Friday 17 March 2023

Some of the events or activities we undertake are spontaneous (e.g. our kite supported antenna outings), others have become routine through repeated operation (e.g. our Mills, Lighthouses and Railways Special Events), some are a logistical nightmare (e.g. VHF Field Day, although the imposition of the Clean Air Zone in Bristol is making Lighthouses similarly challenging) and some events just fell together in a way no one would have anticipated (e.g. Airfields where our initial recce resulted in all of the arrangements being resolved in one visit!).

This event was different. This event needed planning, organisation and quite a lot of preparatory work. Why was this? Well, unlike all of the events listed above which are an excuse to get out and play radio, and perhaps talk to a few visitors who might be interested and generally have fun; this event was aimed at explaining amateur radio and demonstrating things to an audience of people who might never have heard of Amateur Radio. Above all we were in a primary school environment and were going to be “performing” with groups of Year 6 pupils.

But we’re getting ahead of ourselves, how did the South Bristol Amateur Radio Club come to be involved in a school event? Well, we blame Anna M7EPA, it was definitely Anna M7EPA’s fault, although she was egged on by Steve M1ACB, and in fairness we don’t really need much of an excuse to break out the radio equipment and show off the hobby! This all stated at National Hamfest in 2022. Anna M7EPA had previously met us during Lighthouses on the Air earlier in 2022 and we met up again at Hamfest where Anna M7EPA suggested we mount an event at her children’s Primary School. Steve M1ACB was also there and offered support from the RSGB with materials and activity suggestions. The original plan was that we’d try to do something with Southville Primary School that year, but as it transpired we couldn’t find a date that worked.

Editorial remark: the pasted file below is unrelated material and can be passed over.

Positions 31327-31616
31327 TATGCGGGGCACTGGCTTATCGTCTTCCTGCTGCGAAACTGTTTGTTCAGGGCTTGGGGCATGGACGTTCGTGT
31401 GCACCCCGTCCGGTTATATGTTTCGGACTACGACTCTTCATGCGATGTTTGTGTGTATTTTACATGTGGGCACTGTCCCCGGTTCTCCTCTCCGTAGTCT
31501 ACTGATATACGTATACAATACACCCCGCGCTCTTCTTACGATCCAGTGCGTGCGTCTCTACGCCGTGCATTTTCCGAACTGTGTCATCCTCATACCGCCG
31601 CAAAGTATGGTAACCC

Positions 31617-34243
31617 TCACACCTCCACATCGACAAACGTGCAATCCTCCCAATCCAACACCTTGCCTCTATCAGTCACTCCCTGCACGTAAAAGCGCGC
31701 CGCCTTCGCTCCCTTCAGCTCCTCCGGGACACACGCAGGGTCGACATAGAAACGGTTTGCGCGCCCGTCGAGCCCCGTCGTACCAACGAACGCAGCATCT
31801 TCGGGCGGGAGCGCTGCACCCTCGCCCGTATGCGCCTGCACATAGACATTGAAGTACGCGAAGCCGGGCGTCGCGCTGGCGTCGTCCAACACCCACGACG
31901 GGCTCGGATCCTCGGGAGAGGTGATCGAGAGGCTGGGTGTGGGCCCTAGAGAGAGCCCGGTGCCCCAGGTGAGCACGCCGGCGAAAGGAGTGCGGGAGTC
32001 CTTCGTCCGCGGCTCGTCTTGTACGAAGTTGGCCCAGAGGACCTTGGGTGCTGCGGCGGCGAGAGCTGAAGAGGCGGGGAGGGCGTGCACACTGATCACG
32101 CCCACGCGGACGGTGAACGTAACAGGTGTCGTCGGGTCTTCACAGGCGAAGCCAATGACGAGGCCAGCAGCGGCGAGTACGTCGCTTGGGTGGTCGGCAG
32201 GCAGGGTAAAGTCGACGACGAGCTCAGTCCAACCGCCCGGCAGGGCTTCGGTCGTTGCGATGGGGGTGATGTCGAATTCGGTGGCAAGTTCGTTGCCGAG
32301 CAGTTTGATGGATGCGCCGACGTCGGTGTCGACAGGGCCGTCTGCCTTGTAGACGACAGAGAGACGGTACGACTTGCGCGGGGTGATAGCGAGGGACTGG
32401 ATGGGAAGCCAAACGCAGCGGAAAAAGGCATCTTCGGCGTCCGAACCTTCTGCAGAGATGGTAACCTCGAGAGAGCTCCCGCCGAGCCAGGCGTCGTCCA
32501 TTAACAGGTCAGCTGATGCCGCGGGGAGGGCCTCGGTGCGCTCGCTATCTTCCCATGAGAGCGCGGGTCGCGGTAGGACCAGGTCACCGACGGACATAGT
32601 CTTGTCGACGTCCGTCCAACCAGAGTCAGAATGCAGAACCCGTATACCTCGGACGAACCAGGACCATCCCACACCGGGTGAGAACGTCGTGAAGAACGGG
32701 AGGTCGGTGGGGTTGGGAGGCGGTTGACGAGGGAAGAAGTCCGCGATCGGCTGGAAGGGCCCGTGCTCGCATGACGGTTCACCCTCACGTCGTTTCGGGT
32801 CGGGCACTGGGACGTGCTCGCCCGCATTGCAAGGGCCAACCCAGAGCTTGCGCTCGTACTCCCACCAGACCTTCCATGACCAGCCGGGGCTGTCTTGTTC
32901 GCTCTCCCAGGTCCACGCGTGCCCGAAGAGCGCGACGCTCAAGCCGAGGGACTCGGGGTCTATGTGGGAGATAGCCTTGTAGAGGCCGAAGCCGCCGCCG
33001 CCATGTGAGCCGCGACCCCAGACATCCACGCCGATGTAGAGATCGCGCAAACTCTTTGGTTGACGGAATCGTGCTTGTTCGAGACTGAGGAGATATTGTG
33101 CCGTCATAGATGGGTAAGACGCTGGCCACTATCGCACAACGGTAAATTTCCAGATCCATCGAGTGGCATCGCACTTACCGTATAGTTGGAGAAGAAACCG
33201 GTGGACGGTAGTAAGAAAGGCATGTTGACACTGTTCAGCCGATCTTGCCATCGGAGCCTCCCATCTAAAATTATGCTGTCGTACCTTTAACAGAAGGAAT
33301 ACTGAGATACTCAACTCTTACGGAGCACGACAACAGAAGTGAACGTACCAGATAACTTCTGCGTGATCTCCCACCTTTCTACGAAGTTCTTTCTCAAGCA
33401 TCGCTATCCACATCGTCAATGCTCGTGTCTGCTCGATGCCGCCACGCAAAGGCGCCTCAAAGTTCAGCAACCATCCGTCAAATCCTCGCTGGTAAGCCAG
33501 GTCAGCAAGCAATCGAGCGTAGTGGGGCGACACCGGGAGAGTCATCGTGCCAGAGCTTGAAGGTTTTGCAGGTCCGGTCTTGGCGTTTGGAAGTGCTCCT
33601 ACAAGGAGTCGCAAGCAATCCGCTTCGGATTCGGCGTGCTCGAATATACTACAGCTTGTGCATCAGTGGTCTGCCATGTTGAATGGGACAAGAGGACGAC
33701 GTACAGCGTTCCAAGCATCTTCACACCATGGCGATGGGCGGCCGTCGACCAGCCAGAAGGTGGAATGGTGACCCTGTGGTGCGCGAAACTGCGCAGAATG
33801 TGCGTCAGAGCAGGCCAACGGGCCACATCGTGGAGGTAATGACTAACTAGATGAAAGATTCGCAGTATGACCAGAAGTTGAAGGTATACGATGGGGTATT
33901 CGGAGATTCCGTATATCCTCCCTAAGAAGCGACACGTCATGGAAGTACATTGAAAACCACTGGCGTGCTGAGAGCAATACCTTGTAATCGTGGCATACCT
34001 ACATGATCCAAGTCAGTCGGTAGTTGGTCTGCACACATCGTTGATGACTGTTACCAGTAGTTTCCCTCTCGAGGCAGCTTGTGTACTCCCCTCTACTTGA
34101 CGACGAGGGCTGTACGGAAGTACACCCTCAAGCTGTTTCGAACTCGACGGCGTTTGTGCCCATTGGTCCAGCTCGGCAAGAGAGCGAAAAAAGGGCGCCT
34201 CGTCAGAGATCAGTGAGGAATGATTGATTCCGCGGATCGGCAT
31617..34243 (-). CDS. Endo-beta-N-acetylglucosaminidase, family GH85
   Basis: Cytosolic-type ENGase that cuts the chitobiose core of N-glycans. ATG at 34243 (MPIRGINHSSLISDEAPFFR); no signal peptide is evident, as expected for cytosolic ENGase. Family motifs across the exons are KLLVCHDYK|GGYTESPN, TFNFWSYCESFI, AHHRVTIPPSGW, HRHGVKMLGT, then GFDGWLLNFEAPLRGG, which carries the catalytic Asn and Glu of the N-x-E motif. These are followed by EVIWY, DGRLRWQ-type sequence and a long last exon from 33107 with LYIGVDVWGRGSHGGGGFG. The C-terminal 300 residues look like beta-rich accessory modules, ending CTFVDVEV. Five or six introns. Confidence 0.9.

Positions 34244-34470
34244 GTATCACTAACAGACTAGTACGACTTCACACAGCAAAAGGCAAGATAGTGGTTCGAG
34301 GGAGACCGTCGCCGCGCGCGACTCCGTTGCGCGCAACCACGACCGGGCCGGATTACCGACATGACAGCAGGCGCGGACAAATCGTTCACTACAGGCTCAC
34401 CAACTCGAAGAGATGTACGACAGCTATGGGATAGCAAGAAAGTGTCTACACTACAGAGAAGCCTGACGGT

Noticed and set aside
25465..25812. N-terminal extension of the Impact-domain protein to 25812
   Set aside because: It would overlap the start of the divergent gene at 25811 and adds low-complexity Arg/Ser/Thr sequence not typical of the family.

Penguin class send greetings messagesStudent receives SSTV

The event was, therefore, rescheduled to a more compatible time and tying in with British Science Week was an obvious move given how many STEM topics can be wrapped up in Amateur Radio.

Well before the event we met with the School to try to understand what they expected or could accommodate and determine what we could offer so that the activities and arrangements could be planned to fit around both the school environment and the available times. Due to individual commitments it was only possible for us to offer one day of activities and it was decided to limit this to the Year 6 pupils. Year 6 is the final year of primary education, pupils in this year are typically 11 – 12 years old and would be moving to secondary schools in the coming September.

Southville Primary School has 3 Year 6 classes: Penguin, Puffin and Pelican and it was agreed that each class would visit us for about 1hour 20 minutes or so with the first class joining us before morning break, the second between morning break and lunch and the third class joining us after lunch. The format of the period was roughly as follows: